Fortunately, my friends don’t feel any great need for privacy, and my relatives are mostly used to my shenanigans. So, the principle against exposing people in my life is relatively easy to follow — at least, most of the time. But, sometimes, I’m surprised. For example, I wrote into my show Machatunim/Gathering Light a line from my mother when she heard that my husband and I intended to have an entirely vegetarian meal at our wedding: “People are going to expect a real meal.” She later gave me permission to keep it in the show — in no small part because it’s just a really funny line. Though I offered to remove that bit if she felt ridiculed, I wouldn’t agree to remove the discussion of my parents’ long-past bad behavior concerning my gender expression or sexual orientation (though I did contextualize it) from other work. Those chapters give a sense of how far we’ve all come, together. I judge that to be essential to the narrative, and it trumps even my desire to protect my loved ones.
We will see in a decade, I suppose, how my now 4 year old feels about being written about at such length in his relative smallness. Where other children only have to worry about that embarrassing toddler photo in which they’re wearing only a pair of red socks, my son’s early life is in the library — his journey of having long hair, his feelings about air travel, and so on. While I try to tell only the stories that show him in his better moments, he may feel otherwise, and I can’t really predict it. Ultimately, I feel the weight of responsibility to him. And yet, I also feel an equally strong and equally protective obligation to tell my full story to an audience that might not otherwise have imagined that a queer trans man could marry, have children, and riff about all this after a performance with his parents — who are still, after all these years, coming to the show.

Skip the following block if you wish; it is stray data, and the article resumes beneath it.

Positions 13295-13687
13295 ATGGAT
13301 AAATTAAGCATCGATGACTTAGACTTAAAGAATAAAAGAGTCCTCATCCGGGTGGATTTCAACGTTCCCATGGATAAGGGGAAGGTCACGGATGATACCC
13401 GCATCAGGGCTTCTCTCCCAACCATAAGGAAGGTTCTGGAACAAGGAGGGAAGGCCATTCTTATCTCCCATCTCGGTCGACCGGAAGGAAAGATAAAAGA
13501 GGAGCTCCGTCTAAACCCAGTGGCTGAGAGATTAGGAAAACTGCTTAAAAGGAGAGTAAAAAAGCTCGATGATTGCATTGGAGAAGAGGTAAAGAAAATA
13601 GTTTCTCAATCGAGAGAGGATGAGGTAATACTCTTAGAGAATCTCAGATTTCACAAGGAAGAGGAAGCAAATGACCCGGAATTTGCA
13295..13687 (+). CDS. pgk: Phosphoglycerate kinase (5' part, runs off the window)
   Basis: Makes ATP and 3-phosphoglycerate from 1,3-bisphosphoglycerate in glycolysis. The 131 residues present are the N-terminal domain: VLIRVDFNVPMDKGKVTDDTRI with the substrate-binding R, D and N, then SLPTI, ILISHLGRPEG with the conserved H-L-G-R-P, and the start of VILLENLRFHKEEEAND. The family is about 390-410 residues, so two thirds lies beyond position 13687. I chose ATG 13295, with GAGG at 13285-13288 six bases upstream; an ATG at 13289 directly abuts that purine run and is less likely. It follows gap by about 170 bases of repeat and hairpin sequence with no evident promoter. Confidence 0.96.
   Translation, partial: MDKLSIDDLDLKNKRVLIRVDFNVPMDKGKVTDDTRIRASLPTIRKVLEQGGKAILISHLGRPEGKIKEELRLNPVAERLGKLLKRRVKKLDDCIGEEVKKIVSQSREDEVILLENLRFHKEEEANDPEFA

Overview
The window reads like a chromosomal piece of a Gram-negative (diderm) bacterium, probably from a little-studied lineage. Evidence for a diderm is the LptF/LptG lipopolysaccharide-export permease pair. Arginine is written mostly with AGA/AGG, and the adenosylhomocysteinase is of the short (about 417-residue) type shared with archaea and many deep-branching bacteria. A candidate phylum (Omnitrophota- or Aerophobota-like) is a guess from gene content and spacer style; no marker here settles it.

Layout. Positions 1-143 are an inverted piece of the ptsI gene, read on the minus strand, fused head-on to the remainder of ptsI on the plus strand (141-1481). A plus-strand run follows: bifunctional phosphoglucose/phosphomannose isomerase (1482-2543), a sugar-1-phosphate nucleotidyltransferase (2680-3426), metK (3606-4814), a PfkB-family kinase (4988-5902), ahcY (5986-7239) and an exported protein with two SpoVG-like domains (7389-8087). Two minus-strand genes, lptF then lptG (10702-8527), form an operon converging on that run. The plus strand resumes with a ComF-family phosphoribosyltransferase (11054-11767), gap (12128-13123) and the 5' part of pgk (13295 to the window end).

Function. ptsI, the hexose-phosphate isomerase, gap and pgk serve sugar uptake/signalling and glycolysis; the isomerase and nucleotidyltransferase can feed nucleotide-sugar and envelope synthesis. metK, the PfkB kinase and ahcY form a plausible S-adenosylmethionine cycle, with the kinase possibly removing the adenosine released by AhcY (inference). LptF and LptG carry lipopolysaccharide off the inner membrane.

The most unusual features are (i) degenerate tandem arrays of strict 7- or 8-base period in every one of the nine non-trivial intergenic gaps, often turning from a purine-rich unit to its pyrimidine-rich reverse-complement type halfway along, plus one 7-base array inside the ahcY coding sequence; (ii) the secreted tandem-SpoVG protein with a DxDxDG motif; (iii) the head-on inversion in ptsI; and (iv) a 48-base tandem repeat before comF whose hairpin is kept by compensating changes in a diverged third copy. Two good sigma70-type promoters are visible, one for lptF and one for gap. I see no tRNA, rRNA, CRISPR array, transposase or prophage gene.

— S. Bear Bergman
A Thin Line
When Zachary Levine, a former curator at the Yeshiva University Museum, invited me to create a work for the museum’s exhibit “It’s A Thin Line: The Eruv and Jewish Community in New York and Beyond,” I created art based directly on one of my personal experiences living as a Jew in downtown Manhattan.
Growing up in the Netherlands, I had no Jewish education. In New York, I gradually became more interested, knowledgeable, and observant; I am now part of a Modern Orthodox Jewish community. I remain a feminist, and both of these aspects of my identity are found in my work.
While living on New York’s Lower East Side, I learned that the building of an eruv in this neighborhood had been forbidden.1 Without an eruv, it is impossible for religious Jews to carry anything, such as keys or food, or to push a baby carriage. Because of this prohibition, women with young children and the infirm are housebound for the 25 hours of Shabbat.
My installation “Tightrope” grew out of this sadness — that members of my community miss out on a spiritual and communal connection. The installation features painted panels of Lower East Side synagogue interiors that cannot regularly be seen by those in the community encumbered by the lack of an eruv.
This “protest art” gave voice to the disenfranchised. My favorite panel is the one based on a zodiac mural. It shows the month of Elul, my birth month, at the Stanton Street Synagogue, where I was a member; it is possibly the woman-friendliest Orthodox synagogue in town. — Yona Verwer
1 Although Rabbi Josh Yuter of the Stanton Street Shul in New York supports the building of an eruv, he wrote in a blog: “Rabbi Moshe Feinstein, a pre-eminent [authority on] Jewish law… was particularly strict in prohibiting the construction of any eruv in Manhattan… and it is allegedly out of allegiance to R. Feinstein’s position on eruv [that] has precluded its construction to this day.”